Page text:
Microsoft has purchased Deis, a developer of open-source Kubernetes containerisation technology, as it bids to flesh out its Azure cloud computing platform. The terms of the deal were not disclosed.
Deis is responsible for the Workflow, Helm and Steward projects. Workflow provides an environment for developers to deploy and manage apps, regardless of platform; Helm is a package manage for Kubernetes, enabling users to define, install and upgrade Kubernetes applications; and, Steward provides a Kubernetes-native service broker.
“Container technology is rapidly changing the way teams build, package, deliver, and manage applications,” wrote Deis chief technology officer Gabriel Monroy in a blog post revealing the acquisition by Microsoft.
He continued: “Robust and open container orchestration, paired with new application architectures are giving organisations unprecedented flexibility and choice.
“From the early days of containers through [to] the rise of Kubernetes, Deis has always been focused on building and contributing open-source technologies that make life easy for developers and operators to build and run applications.”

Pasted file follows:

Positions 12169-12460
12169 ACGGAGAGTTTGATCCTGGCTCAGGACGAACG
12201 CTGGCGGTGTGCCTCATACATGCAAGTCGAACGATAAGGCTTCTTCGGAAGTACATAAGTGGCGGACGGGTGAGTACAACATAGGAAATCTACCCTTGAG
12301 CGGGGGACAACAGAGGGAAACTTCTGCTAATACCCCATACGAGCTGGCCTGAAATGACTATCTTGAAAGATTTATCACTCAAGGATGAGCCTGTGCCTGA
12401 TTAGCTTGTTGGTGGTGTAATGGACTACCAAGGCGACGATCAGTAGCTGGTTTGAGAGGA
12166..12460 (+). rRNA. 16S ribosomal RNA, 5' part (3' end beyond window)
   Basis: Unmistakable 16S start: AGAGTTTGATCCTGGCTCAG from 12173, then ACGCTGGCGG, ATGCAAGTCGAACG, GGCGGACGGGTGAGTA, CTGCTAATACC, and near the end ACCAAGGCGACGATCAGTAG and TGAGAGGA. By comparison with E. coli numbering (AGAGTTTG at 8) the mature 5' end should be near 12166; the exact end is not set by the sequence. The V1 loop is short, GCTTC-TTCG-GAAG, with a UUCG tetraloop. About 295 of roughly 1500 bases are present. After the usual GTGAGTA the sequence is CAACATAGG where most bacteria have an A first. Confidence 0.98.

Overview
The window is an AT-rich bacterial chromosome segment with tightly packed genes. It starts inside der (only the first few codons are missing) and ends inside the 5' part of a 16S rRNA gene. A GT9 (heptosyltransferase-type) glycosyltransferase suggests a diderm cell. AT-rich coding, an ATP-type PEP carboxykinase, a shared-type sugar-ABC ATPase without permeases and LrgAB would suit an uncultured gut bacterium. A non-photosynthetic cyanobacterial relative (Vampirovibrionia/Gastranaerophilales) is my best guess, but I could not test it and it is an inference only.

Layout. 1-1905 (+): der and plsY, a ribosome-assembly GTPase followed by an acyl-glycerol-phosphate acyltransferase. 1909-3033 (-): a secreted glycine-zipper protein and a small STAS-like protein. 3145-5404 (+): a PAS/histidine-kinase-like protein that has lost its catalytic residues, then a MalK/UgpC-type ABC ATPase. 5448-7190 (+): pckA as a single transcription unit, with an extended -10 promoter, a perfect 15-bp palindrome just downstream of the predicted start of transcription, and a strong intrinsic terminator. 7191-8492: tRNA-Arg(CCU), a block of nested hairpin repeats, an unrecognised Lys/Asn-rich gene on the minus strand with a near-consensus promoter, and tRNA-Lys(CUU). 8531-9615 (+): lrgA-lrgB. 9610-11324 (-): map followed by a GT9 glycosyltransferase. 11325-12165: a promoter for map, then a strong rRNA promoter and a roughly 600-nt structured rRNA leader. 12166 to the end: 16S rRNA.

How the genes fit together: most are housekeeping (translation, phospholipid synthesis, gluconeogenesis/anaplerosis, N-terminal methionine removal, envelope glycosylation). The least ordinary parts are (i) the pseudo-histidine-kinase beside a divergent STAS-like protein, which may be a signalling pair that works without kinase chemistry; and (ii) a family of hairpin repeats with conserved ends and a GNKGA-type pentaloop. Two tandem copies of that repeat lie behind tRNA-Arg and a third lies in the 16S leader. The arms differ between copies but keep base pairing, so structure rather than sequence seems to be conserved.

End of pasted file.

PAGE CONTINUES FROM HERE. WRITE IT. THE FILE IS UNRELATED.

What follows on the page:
Scott Guthrie, executive vice president of the Cloud and Enterprise Group at Microsoft, admitted that the software giant had seen a big growth in interest and deployment for running containerised workloads in its Azure cloud environment.
“At Microsoft, we’ve seen explosive growth in both interest and deployment of containerized workloads on Azure, and we’re committed to ensuring Azure is the best place to run them,” wrote Guthrie.
Guthrie described Deis as having been “at the centre of the container transformation” giving “developers the means to vastly improve application agility, efficiency and reliability through their Kubernetes container management technologies”.
In addition to expertise in the development of container software technology, the acquisition would also add open-source software development “depth” to Microsoft, Guthrie added.
He continued: “We expect Deis’ technology to make it even easier for customers to work with our existing container portfolio including Linux and Windows Server Containers, Hyper-V Containers and Azure Container Service, no matter what tools they choose to use.”
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